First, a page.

When Soldiers Return From Service
Originally published: 09.01.07 by Mike Coyne
What you need to know about military personnel’s reemployment rights.
President Bush’s recent announcementof his intentionto send additional troops toIraq has brought renewed focusto the obligations of employers underthe Uniformed Services Employmentand Reemployment Rights Act of 1994(USERRA). Under this law, employershave certain obligations to employeeswho are forced to leave employment formilitary service. The law is complicated,and if you are faced with an issue underthis law, you should consult with yourlegal adviser. Here is a short overview ofyour obligations:
Eligibility for Reemployment Rights
USERRA extends reemploymentrights for up to five years to individualswho are absent from employmenton account of military duty in the uniformedservices. The term “uniformedservices” includes not only the Army,Navy, Marine Corps, Air Force, or CoastGuard, but also any of their reserve units,including the Army National Guard,the Air National Guard, members ofthe Commissioned Corps of the PublicHealth Service, and any other categoryof person designated by the President.The term “service” includes activeduty, active duty for training, inactiveduty training, full-time National Guardduty, absence from work for an examinationto determine a person’s fitnessfor duty, and funeral-honors duty byNational Guard or reserve members.In order to be eligible
Deadline for Reporting Back to Work
The amount of time after dischargethat the employee has to request reemploymentdepends upon the lengthof the employee’s military service. Forexample, if the military service of theemployee was less than 31 days, the employeemust report for work on the firstregular work day following completionof service, or if that is impossible or unreasonable,then as soon as possible. Anemployee who was in service for morethan 30 days but less than 181 days hasup to 14 days following discharge to reportto work. If service is more than 180days, the employee has up to 90 days toreport.
Employee’s Rights to Payand Benefits
An employee who returns to youremploy within 90 days is entitled to hisor her old job. An employee who is gonemore than 90 days is entitled to his orher old job or a job having similar seniority,status, and pay that the employeeis qualified to perform. The employerhas an obligation to provide reasonabletraining in these circumstances. In applyingthese rules, a rule called the “escalatorprinciple” applies. This is a requirementthat the returning employeeis entitled to the position and pay levelthat the employee would have had if employmenthad continued uninterrupted.In addition to guaranteeing reemployment,the employer is obligated torestore benefits including health-insurancecoverage, without any waitingperiod or exclusion for pre-existingconditions other than those that wouldotherwise apply. However, illnesses orinjuries incurred or aggravated duringmilitary service cannot be excluded aspre-existing conditions. There are alsoprotections for retirement benefits.These rules primarily affect definedbenefitpension plans and 401(k) plans.If an employee has been absent formilitary service more than 30 days, theemployee cannot be terminated fromemployment without cause for 180 days.If the employee was absent for morethan 180 days, the employee cannot beterminated without cause for one year.As you might expect, the law alsoprotects employees who attempt to enforcetheir rights under USERRA fromany discrimination or retaliation by theemployer.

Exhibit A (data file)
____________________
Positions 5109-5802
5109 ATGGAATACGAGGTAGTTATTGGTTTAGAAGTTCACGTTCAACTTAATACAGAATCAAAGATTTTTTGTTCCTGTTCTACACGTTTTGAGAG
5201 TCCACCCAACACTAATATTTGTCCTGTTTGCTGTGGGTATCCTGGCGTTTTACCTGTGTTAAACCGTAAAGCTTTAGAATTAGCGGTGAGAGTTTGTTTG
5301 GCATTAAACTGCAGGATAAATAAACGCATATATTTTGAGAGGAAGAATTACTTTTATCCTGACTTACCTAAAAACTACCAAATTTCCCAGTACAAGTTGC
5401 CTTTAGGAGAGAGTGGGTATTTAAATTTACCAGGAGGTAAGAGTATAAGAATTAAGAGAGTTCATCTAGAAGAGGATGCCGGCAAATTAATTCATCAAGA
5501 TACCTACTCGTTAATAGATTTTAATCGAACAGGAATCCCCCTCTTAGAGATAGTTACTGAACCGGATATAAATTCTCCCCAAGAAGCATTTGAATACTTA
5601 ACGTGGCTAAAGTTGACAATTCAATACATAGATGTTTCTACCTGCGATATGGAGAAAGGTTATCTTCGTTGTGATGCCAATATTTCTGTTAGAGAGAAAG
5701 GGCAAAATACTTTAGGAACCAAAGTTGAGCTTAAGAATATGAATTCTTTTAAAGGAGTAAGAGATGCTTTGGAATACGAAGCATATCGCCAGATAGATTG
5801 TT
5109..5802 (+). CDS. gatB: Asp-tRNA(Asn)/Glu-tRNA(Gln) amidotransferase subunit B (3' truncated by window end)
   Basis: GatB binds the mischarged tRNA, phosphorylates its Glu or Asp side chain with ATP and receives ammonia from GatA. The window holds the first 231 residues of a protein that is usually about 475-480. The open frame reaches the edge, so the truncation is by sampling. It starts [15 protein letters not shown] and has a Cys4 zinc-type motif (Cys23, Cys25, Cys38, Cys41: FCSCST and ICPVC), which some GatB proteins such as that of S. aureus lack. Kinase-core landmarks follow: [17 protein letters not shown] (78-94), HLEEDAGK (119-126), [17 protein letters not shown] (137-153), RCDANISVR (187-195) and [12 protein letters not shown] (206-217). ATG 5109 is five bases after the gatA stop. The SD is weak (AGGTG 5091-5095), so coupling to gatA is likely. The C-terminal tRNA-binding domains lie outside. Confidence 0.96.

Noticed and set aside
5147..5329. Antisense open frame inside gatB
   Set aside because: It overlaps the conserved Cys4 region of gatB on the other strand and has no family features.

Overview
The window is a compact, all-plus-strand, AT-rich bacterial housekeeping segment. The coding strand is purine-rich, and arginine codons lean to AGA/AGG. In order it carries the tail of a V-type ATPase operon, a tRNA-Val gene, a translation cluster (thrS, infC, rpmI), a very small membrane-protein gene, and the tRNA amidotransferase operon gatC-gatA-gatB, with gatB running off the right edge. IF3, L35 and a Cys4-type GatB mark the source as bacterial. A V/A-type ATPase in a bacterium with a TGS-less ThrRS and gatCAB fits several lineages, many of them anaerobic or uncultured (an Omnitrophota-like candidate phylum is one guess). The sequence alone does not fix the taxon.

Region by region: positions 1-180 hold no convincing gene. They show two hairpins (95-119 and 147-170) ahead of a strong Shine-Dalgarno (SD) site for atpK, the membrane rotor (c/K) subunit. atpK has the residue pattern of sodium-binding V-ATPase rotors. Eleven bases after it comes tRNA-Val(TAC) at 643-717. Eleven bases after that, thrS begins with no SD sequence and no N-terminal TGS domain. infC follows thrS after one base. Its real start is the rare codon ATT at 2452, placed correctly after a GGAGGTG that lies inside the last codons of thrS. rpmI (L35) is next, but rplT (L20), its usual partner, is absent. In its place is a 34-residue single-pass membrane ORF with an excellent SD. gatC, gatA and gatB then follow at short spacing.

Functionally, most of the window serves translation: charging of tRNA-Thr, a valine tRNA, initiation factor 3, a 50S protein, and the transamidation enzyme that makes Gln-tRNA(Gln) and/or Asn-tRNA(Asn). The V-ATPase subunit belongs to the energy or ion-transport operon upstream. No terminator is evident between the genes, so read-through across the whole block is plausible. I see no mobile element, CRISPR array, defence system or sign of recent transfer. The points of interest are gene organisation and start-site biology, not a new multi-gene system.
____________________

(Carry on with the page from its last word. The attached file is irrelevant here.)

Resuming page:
Exception for ‘Changed Circumstances’
Fortunately, the law does recognize that some employers will find it undulyburdensome to comply with theserequirements. Thus, the law providesan exception in the case of “changedcircumstances.” An employer is not requiredto reemploy a returning veteranif the employer’s circumstances havechanged to the extent that reemploymentwould be impossible, unreasonable,or would impose an undue hardshipon the employer.
Penalties for Violations
The penalties for violating this lawcan be severe. An employer can be orderedto reinstate an employee withmonetary damages, including back payand benefits. In addition, the employercan be forced to pay the employee’s attorneys’fees, expert witness fees, andcourt costs. In the case of eight “willful”violations, double damages can beawarded.
Michael P. Coyne is a founding partner ofthe law firm, Waldheger Coyne, located inCleveland, Ohio. For more information onthe firm, visit www.healthlaw.com or call 440-835-0600.
Articles by Mike Coyne
Spotting Legal Land Mines in Your Social Media Campaign
Your responsibility extends to third-party contributors such as customers and friends.
4 Ways To Avoid Discrimination Claims Related to Hiring
Hiring a Veteran Has Benefits
Address Texting-While-Driving Head On
This theory of liability applies when employees are acting within the scope of employment or for the benefit of employer.
Keep Corporate Debt Separate from Personal Debt
If you are operating your business in corporate form, it is important to follow formalities. You should sign contracts in your capacity as an officer, and contracts should always be between your corporation and the other party. You should never be named as a party to the contract.